Flashcards in Chapter 3 - Cell Theory Deck (34):
Describe how an enzyme works
Metabolic assistants that speed up the rate of a chemical reaction (substrates)
What are active sites in enzyme?
A specific region for substrates that are brought together so that they can react. - their specific use depends on the active site.
What are substrates in enzyme?
The reactants that participates in the reaction of an enzyme
Describe how an enzyme work
E+S -> ES-> E+P
E = enzyme
S = substrate
ES = enzyme-substrate complex
P = product
Enzyme and substrates are fitted together in active site and form ES. Once the Product is formed the product and enzyme breaks apart again, where the enzyme is reused again and again.
Functions of a plasma membrane
Keeps cell intact. Only allows certain things and others not - selective permeable
Solute. Concentrations the same inside and outside the cell. Water moves into the cell at the rate it moves out. Equilibrium. ( saline in hospital, contact lenses)
Solution is less concentrated than another. Water moves from less concentration of solutes ( more water) to more concentration of solutes (less water)
Solution is more concentrated than another. Water moves from less concentration of solutes (more water) to more concentration of solutes (less water). (Preserve meats, jam/jellies, soy sauce)
Diffusion of water across a membrane.
Water moves from where water is more come entreated to where it is less concentrated. Ex: water moves from a 1% solution (99% water) to a 25% solution (75% water).
Bounded by double membrane
Suborganelle is nucleolus where RNA is made
Made up of 2 subunits: small and large
Involved in protein synthesis
Those of bacteria differ from eukaryotes and some medicines affects bacteria's ribosomes while not affecting humans.
Groups of flattened sacs for manufacture and transport
Smooth ER lacks ribosomes -> manufacture lipids; detoxify drugs
Rough ER has ribosomes -> manufacture/process proteins, make PM
Also made of few to many flattened sacs
Processing/finishing molecules from ER
Export materials via vesicles
Bags of about 40 hydrolytic enzymes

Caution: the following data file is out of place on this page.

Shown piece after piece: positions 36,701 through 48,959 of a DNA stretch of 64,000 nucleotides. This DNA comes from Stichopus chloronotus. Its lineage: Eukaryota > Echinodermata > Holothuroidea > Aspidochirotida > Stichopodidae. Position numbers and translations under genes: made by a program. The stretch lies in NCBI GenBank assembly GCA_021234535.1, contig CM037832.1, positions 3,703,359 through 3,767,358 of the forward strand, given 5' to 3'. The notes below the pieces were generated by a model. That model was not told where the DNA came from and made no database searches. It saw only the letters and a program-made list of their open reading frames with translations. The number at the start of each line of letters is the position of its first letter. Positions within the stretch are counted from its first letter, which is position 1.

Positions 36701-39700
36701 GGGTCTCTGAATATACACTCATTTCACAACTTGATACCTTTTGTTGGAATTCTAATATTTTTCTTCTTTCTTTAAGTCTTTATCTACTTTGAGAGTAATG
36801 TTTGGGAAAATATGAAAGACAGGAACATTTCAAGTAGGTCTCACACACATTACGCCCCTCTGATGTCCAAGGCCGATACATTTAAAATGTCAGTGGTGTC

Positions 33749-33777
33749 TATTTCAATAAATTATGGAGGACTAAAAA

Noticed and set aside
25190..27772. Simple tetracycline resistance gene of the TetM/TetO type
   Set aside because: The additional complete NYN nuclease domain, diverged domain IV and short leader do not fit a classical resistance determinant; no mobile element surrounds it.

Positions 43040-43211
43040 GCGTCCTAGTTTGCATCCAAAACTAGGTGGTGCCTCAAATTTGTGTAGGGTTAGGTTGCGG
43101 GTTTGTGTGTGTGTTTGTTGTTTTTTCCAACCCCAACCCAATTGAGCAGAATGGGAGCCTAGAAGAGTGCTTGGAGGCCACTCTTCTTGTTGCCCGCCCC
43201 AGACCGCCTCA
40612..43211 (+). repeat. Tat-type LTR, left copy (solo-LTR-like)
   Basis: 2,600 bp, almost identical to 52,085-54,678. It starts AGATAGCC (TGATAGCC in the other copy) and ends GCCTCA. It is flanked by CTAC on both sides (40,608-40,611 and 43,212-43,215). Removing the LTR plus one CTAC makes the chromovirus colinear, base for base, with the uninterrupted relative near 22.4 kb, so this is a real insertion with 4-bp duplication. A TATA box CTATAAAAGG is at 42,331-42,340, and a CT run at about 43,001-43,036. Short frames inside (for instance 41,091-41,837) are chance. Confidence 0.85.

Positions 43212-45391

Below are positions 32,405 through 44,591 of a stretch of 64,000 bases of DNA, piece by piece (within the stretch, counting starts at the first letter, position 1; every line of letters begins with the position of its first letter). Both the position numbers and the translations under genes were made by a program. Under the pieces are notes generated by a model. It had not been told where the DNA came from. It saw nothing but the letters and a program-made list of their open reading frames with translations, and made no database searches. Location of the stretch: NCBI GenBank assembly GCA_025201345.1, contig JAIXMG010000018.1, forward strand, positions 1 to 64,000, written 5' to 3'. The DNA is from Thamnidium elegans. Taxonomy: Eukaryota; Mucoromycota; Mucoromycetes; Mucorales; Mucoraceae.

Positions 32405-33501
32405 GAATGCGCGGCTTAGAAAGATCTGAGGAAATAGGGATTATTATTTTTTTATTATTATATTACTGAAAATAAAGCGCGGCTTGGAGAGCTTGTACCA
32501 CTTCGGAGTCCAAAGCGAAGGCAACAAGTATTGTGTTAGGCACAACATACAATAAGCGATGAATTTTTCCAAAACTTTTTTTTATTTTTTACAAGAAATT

White blood cells engulf and destroy pathogens
Organisms can destroy its own cells with lysosomes
Human disease with lysosomes or the enzymes they contain.
Extract energy of food to grow, reproduce
Two membranes: outer is smooth while inner is highly folded/invaginated - a lot of surface area
Protein filaments give support and shape to cell, anchor organelles
Uses microtubules (thickest), intermediate filaments, and microfilaments (thinnest)
Function as tracks by which other organelles move - vesicles from Golgi to PM
Move chromosomes in cell division through centriole
Cilia short, numerous
Flagella longer and few in number
Both have 9+2 structure
What are the important features of cellular respiration
1. C skeleton broken bit by bit in a controlled way
2. High-energy hydrogen atoms (protons and electrons) gradually release their energy through carrier molecules before hydrogens given to O2 to make H2O
3. Gradual transfer of energy used to make ATP.
6-C carbohydrate is broken down into 2 3-C molecules
2 net ATPs produced
High-energy electrons are captured by NAD+ -> NADH
Citric acid cycle
3-c molecules further breakdown (catabolized) into CO2
2 ATPs generated
More high-energy electrons are captured by NAD+ -> NADH (also FADH2)
Electron transport chain
NADH and FADH2 bring the high-energy (and their protons) to a series of proteins
As high-energy electrons are passed from protein to protein, their energy is used to make a high concentration of H+ on one side of a membrane
As H+ go from high to low concentration, ATP is synthesized by process known as chemiosmosis
Final e-/H+ is oxygen to make h2o - metabolic water - oxygen is added to and electron and proton
Lactic acid fermentation
In human: anaerobic conditions temporary, so lactic acid leaks from muscles and catabolized into co2 in the liver once more oxygen is taken in. -> more NADH, FADH2, and ATP
Lactate is toxic to cells and causes muscle to cramp and fatigue.
Anaerobic process that does not require oxygen
Gives us a burst of energy for a short time, but it produces only 2 ATP per glucose molecule.
When no oxygen available, ETC backs up, which backs up the CAC
Only organisms can use fermentation.
How does human use bacteria in lactic acid fermentation
I'll humans with poor lung functions, body cells will use fermentation -> If lactic acid levels are too high, there's a problem in the body. -> not enough oxygen, not enough ATP.
3 types of cell junctions found in humans
1. Adhesion junctions
2. Tight junctions
3. Gap junctions
Serve to mechanically attach adjacent cells
The cytoskeleton of two adjacent cells are interconnected
Common type of junction between skin cells
Connections between the plasma membrane proteins of neighboring cells produce a zipper like barrier.
Common in the digestive system and the kidney, where it is necessary to contain fluids (digestive juices and urine) within a specific area
Serve as a communication ports between cells
Channel proteins of the plasma membrane fuse, allowing easy movement between adjacent cells.
Lack membrane-bound organelles
DNA is single, circular molecule without special proteins
Most singled cells - though may be in groups
DNA is few to many linear molecules with special proteins
Single-called and multicellular
The cell is the smallest hint of life
All organisms are composed of cells
Cells can only come from preexisting cells
The random movement of exiles from an area of higher concentration to an area of lower concentration, until they are equally distributed.